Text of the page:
The role of eating frequency on total energy intake and diet quality in a low-income, racially diverse sample of schoolchildren.Public Health Nutr. 2015 Feb; 18(3):474-81.PH
The relationship of meal and snacking patterns with overall dietary intake and relative weight in children is unclear. The current study was done to examine how eating, snack and meal frequencies relate to total energy intake and diet quality.
The cross-sectional associations of eating, meal and snack frequencies with total energy intake and diet quality, measured by the Healthy Eating Index 2005 (HEI-2005), were examined in separate multivariable mixed models. Differences were examined between elementary school-age participants (9-11 years) and adolescents (12-15 years).
Two non-consecutive 24 h diet recalls were collected from children attending four schools in the greater Boston area, MA, USA.
One hundred and seventy-six schoolchildren, aged 9-15 years.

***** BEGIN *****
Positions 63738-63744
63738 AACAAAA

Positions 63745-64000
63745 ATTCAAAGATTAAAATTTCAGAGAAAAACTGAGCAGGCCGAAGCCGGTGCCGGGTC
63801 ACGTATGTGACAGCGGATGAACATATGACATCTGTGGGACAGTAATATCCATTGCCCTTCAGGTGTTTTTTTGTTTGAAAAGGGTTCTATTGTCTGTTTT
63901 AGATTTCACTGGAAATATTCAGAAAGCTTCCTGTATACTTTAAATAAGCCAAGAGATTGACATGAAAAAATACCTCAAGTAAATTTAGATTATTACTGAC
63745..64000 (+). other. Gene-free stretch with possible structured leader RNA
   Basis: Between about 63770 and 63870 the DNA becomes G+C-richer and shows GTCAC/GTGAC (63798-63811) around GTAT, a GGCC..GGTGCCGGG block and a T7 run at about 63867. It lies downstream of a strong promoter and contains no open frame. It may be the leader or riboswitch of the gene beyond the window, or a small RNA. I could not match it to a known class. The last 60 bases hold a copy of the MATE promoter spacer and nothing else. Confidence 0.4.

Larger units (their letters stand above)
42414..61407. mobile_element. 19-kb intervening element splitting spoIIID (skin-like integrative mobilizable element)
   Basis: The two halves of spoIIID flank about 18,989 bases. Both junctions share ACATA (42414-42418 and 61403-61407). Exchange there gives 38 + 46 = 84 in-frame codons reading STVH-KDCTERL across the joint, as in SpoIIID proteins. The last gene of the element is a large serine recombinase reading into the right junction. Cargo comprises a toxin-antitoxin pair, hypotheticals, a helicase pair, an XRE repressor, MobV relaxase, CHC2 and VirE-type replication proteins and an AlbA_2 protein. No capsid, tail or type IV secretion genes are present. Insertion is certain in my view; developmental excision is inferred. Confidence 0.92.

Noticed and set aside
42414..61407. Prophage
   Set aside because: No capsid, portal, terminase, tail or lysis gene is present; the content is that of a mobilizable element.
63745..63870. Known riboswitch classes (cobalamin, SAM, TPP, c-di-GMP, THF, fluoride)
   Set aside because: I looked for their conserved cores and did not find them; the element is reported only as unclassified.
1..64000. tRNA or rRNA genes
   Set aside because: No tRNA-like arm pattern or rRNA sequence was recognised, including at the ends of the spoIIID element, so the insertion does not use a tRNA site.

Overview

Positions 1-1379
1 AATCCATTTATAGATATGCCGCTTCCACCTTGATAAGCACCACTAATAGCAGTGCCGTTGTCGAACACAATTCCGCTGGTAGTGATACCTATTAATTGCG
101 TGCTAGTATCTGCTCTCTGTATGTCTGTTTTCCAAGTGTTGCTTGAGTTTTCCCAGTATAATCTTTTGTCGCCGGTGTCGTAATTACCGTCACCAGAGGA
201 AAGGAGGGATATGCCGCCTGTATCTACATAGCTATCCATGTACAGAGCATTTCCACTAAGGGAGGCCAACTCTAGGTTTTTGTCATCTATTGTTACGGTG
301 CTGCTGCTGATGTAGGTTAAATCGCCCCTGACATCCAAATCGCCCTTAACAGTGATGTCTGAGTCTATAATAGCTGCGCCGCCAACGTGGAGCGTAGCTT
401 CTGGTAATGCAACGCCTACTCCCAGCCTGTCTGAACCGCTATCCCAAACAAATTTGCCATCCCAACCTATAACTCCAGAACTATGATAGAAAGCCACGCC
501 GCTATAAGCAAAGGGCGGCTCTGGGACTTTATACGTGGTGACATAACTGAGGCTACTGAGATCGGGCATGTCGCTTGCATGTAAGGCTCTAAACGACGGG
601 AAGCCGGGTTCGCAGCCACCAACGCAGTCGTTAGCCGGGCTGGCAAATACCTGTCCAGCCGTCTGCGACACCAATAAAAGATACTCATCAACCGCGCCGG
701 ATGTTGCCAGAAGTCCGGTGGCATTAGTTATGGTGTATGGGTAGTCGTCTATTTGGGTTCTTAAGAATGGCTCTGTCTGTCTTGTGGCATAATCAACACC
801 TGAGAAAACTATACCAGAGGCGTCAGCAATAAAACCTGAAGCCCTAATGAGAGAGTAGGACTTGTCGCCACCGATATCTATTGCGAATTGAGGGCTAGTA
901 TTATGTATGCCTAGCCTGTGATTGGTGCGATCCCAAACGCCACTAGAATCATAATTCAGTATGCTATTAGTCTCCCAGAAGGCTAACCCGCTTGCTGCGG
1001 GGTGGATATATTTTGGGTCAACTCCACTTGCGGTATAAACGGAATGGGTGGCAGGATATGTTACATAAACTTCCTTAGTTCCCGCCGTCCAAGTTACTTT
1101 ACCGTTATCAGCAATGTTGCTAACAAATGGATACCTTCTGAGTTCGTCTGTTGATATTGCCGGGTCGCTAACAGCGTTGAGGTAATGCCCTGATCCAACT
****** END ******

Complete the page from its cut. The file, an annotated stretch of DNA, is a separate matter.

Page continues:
Overall, 82% of participants consumed three daily meals. Eating, meal and snack frequencies were statistically significantly and positively associated with total energy intake. Each additional reported meal and snack was associated with an 18·5% and a 9·4% increase in total energy intake, respectively (P<0·001). The relationships of eating, meal and snack frequencies with diet quality differed by age category. In elementary school-age participants, total eating occasions and snacks increased HEI-2005 score. In adolescents, each additional meal increased HEI-2005 score by 5·40 points (P=0·01), whereas each additional snack decreased HEI-2005 score by 2·73 points (P=0·006).
Findings suggest that snacking increases energy intake in schoolchildren. Snacking is associated with better diet quality in elementary school-age children and lower diet quality in adolescents. Further research is needed to elucidate the role of snacking in excess weight gain in children and adolescents.